I sometimes worry about damaging the vale tip on a Presta valve when wriggling the US adapter hose off, as well as damage to the interior of the plastic/rubber adapter hose that comes into contact with the valve screw thread – with the UK valve connector this was never an issue as it screwed right on making for a perfect seal each time and for easy removal without losing any of the air…
Reply by The Korn 3 minutes ago
I signal my turns all the time. In my mind it doesn’t matter whether the driver really understands what I’m signaling, because whether or not they understand they have an idea that I’m about to do something different and tend to go slowly and cautiously as a result. So it’s pretty much a best case scenario as far as I’m concerned for everybody! They don’t hit me, and I don’t get hit, and they’re not unpleasantly surprised that I’m all of a sudden cutting in front of them.
I don’t bother signaling stops. I think they’re self evident.
- Ban Cars? Debate Intensifies Over Traffic Safety In Central Park (BeezodogsPlace)
The fact is, that despite the propaganda that is often sent to news outlets, cyclists are less likely to obey traffic signals today than at any time in the last 25 years. And that is not something that necessarily appears in so-called ‘anti-cycling‘ venues. It is simply a fact and everyone knows it and admits to it excepting of course cyclists who are afraid of the truth. This bit appeared in an article (Transportation Nation) following the needless ‘murders‘ of two pedestrians by cyclists in Central Park this year.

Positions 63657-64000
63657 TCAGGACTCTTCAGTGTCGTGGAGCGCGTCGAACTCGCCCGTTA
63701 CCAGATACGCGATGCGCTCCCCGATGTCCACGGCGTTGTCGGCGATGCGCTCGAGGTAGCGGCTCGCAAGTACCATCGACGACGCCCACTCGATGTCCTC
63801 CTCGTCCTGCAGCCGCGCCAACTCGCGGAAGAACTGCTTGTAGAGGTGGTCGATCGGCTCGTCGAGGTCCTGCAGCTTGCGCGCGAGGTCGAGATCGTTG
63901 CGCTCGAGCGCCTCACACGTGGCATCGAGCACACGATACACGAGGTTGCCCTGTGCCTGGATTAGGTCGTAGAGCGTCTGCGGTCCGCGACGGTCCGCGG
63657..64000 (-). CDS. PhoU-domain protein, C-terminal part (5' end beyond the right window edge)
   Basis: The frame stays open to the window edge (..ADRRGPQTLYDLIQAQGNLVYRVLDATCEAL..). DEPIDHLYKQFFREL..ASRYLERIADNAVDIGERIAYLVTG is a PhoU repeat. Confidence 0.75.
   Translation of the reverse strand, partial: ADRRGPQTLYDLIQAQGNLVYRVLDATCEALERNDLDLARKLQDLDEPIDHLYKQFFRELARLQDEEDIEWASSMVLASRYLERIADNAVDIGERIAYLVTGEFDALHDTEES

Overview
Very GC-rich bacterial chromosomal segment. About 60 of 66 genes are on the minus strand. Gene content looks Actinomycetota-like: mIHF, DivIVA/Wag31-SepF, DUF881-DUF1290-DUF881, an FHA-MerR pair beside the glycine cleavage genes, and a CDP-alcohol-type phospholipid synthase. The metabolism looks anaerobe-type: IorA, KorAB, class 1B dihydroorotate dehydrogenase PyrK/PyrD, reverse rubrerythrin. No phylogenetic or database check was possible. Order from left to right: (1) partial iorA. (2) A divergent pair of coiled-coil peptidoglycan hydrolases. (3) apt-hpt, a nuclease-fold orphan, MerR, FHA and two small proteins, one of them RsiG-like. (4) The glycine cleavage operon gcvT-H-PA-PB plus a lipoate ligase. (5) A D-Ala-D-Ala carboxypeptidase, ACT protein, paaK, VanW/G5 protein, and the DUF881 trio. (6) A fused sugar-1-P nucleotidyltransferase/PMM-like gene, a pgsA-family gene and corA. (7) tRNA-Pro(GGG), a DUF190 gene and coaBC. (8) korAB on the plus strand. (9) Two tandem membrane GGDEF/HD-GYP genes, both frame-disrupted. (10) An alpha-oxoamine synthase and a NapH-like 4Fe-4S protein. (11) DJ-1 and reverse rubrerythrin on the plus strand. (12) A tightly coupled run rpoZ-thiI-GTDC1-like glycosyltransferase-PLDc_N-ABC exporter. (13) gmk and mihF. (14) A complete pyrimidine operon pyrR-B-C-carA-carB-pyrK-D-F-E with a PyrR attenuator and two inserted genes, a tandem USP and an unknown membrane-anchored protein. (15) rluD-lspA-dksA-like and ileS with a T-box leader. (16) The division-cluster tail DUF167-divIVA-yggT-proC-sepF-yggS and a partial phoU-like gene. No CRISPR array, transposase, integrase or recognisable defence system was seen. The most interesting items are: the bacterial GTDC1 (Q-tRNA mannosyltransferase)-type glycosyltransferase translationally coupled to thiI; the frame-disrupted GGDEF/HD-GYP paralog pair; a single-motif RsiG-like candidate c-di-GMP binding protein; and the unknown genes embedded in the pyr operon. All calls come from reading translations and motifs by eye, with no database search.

She said bicyclists tend to ignore red lights when there are no pedestrians waiting to use the crosswalk. But if those lights turn red when a pedestrian trips a sensor, and only then, bicyclists are more likely to stop — and to get into the habit of stopping when they see a red light. Such a system is now in use in Prospect Park.
Traffic engineer and former DOT commissioner Sam Schwartz likes the idea of a pedestrian-triggered signal system. But he would go further. “The crosswalk itself could be outlined with a series of embedded lights that are flashing on and off, visible even during daytime but especially visible during dark hours.” Schwartz said flashing lights in the crosswalk are likely to be noticed, and heeded, even by bicyclists who are moving with their heads down.
The trend away from signaling is coming at just the time when the numbers are trending upwards. And despite the fact that cyclists are often irate at the fact that motorists do not signal their intentions, they are largely silent about their own culpability in this offense.
But let it be said in our defense that we do have at least one signal that we display whether others are following suit or not.
This is either our IQ quotient or an indication that we need to urinate. Either way it looks good on her!